A recent survey revealed that despite the many strides forward society has made to redress gender equality; when it comes to the domestic chores, UK women still do the majority of the housework.
According to a study conducted by University College London, in 93% of British households, women still do 60% more cleaning than men do, even when both partners work fulltime. Figures for the US aren’t much better: a Yelp survey found that 80 percent of people who co-habit argued over housework.
Commenting on the UCL stats, lead professor, Anne McMunn, said: “These results matter because this is extra work which women are doing for free – as housework is unpaid.” In fact, when we turn this into economic terms, the figures translate to the equivalent of around £1.24tn in unpaid work – roughly 2/3 of UK GDP.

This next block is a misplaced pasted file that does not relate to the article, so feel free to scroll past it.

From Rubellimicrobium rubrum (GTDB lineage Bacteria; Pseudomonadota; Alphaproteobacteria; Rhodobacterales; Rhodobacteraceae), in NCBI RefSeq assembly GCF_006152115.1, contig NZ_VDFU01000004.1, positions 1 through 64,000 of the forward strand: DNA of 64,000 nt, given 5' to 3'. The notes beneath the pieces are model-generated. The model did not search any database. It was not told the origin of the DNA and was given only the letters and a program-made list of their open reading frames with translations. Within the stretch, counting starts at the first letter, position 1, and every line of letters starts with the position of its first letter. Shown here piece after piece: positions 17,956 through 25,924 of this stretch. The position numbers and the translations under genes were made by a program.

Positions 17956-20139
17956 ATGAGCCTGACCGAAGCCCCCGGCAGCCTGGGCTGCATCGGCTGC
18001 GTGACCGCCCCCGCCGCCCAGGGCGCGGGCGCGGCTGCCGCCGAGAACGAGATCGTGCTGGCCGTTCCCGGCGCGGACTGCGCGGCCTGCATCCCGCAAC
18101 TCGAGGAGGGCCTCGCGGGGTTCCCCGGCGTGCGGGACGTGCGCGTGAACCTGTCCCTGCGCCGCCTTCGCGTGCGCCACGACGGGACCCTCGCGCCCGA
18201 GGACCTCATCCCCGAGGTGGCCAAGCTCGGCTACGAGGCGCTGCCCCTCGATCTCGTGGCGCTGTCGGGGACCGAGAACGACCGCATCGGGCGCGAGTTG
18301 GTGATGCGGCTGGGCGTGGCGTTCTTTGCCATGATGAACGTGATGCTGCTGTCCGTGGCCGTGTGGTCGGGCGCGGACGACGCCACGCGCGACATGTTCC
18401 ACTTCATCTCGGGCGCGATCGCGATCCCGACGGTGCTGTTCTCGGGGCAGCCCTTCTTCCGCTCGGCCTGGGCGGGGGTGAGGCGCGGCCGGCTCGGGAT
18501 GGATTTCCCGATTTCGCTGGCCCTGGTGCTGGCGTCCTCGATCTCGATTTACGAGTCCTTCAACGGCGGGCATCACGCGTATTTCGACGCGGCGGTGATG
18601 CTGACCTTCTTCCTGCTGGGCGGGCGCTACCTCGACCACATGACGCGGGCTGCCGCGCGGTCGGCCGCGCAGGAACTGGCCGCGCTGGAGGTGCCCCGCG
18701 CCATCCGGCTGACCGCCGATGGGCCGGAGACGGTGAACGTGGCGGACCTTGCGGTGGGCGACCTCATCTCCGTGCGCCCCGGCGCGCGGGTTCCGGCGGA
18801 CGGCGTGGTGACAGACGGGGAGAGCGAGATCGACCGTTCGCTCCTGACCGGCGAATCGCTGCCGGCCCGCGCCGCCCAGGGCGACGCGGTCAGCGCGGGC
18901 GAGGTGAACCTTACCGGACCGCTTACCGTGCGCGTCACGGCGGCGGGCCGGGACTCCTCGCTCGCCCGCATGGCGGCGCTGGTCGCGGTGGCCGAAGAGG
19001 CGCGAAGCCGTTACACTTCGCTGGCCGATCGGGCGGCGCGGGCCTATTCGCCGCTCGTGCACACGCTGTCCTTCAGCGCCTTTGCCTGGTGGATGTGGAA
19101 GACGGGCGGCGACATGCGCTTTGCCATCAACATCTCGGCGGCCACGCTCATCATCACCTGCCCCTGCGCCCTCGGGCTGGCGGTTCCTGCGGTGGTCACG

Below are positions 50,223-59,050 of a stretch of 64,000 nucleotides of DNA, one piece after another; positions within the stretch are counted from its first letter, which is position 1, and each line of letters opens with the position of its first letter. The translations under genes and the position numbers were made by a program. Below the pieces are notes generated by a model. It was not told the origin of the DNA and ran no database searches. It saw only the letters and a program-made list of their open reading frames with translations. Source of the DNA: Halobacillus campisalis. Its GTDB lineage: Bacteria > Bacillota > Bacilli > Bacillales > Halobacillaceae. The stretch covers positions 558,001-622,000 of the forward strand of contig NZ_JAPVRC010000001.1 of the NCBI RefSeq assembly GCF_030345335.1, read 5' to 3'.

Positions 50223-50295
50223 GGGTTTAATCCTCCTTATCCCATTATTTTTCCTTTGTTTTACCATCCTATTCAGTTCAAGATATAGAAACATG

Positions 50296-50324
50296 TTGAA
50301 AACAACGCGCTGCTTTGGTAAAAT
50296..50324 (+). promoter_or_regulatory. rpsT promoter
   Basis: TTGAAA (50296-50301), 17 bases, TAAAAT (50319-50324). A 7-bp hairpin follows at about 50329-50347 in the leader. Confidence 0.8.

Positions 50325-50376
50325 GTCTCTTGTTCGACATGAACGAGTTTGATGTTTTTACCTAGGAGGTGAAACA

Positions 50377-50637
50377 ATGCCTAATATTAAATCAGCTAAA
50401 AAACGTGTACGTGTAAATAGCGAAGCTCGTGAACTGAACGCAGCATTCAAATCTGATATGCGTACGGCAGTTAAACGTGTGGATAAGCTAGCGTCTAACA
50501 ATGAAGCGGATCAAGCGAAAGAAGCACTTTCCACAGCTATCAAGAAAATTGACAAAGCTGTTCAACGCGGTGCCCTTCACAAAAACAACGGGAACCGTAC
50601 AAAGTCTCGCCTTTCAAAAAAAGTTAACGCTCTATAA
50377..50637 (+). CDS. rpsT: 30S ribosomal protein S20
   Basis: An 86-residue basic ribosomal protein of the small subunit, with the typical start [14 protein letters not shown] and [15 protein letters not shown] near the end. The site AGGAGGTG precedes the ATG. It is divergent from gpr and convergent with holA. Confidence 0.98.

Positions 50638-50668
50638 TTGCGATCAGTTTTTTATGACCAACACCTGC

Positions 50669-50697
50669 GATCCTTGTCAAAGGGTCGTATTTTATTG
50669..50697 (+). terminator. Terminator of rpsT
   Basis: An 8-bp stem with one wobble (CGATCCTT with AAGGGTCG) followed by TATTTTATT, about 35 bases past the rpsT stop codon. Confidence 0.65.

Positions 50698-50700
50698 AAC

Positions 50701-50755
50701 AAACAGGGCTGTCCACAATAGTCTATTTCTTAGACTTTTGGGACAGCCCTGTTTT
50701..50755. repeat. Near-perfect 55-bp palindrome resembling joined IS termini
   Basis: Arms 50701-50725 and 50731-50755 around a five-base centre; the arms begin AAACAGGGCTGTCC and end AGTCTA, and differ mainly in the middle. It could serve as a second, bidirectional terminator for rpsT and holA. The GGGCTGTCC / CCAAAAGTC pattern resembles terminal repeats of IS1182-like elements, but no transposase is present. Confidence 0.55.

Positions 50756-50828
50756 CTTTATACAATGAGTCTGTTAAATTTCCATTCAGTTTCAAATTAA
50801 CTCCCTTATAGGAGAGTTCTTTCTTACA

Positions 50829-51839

However, rather than work out WHY this is happening, perhaps a better approach might be to consider HOW to address the problem, because it clearly does impact relationships.
One expert suggests that if attempts to divvy up the chores more evenly don’t work, a simple solution may be to get a cleaner. Not only does this short-circuit the blame game, but it also gives both partners and their families more time to do fun things together.